Source: Press TV
Standard & Poor's (S&P) has downgraded the credit ratings of 15 Spanish banks, one month after reducing the Spanish government’s overall rating.
S&P announced on Monday that it had lowered its credit ratings on 10 Spanish banks by one notch and cut its ratings of another five by two notches.
"We expect the Spanish banking system's profitability to remain below its historical average over the medium term as banks continue to operate in an unfavorable economic and financial environment," the ratings agency said in a statement.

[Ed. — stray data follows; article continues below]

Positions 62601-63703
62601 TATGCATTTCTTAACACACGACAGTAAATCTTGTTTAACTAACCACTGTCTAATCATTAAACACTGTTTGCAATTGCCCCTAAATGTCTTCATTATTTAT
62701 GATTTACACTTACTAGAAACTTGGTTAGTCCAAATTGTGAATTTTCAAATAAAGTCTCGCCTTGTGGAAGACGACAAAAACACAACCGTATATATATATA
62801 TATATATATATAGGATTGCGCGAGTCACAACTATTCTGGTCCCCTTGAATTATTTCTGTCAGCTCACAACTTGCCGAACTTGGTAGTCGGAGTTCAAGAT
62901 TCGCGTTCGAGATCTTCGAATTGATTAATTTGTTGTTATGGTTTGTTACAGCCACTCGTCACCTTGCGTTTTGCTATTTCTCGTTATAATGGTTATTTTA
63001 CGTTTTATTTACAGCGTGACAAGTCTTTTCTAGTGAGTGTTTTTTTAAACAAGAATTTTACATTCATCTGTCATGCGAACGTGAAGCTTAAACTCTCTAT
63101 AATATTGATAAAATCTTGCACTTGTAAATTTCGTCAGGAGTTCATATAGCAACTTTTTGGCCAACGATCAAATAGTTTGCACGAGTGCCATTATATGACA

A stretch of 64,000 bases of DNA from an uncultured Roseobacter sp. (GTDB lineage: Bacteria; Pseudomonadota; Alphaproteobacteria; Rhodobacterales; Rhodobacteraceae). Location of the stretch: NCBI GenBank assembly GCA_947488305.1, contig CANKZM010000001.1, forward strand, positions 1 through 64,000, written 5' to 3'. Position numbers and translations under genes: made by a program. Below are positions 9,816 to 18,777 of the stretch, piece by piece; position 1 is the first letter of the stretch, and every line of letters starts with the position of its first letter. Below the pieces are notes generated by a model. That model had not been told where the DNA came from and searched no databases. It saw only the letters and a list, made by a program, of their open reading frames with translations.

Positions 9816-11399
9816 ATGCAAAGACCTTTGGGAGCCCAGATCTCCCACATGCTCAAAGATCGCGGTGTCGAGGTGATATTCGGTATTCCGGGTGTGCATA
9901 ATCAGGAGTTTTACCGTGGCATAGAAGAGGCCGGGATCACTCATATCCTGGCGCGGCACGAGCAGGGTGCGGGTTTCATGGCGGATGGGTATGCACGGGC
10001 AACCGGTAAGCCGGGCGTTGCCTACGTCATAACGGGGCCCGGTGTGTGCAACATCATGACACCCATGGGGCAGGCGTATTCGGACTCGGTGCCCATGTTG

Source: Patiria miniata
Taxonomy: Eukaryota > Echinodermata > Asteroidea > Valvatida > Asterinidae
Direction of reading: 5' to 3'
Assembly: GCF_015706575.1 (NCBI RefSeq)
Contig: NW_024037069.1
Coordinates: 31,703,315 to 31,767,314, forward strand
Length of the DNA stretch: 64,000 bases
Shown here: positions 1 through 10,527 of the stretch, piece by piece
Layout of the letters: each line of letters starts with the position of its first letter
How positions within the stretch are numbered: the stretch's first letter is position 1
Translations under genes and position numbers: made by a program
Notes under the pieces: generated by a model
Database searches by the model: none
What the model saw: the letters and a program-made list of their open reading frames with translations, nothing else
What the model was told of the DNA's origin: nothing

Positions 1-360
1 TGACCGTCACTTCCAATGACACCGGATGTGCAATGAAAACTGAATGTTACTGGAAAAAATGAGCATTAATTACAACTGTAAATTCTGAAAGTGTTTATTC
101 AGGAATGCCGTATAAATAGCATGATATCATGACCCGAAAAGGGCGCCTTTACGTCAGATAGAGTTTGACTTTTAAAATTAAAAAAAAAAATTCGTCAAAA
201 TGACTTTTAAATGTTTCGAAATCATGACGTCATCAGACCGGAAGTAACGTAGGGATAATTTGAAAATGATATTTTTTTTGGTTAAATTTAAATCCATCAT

Spain's biggest bank, Santander, was lowered to A+ from AA-, while BBVA, the country’s second-largest bank, was reduced to A from A+.
S&P reduced its rating on Spain’s long-term debt to A from AA- on January 13.
Earlier on Monday, Fitch Ratings also cut the credit rating of Santander and BBVA and two other large Spanish banks, Bankia and Caixabank.
Battered by the global financial downturn, the Spanish economy collapsed into recession in the second half of 2008, taking with it millions of jobs.
Analysts say Spain's economy is expected to enter into a new recession in the first two quarters of 2012.
The worsening eurozone debt crisis has raised Spain's financing costs and created fears that the European country might have to seek an EU bailout like Greece.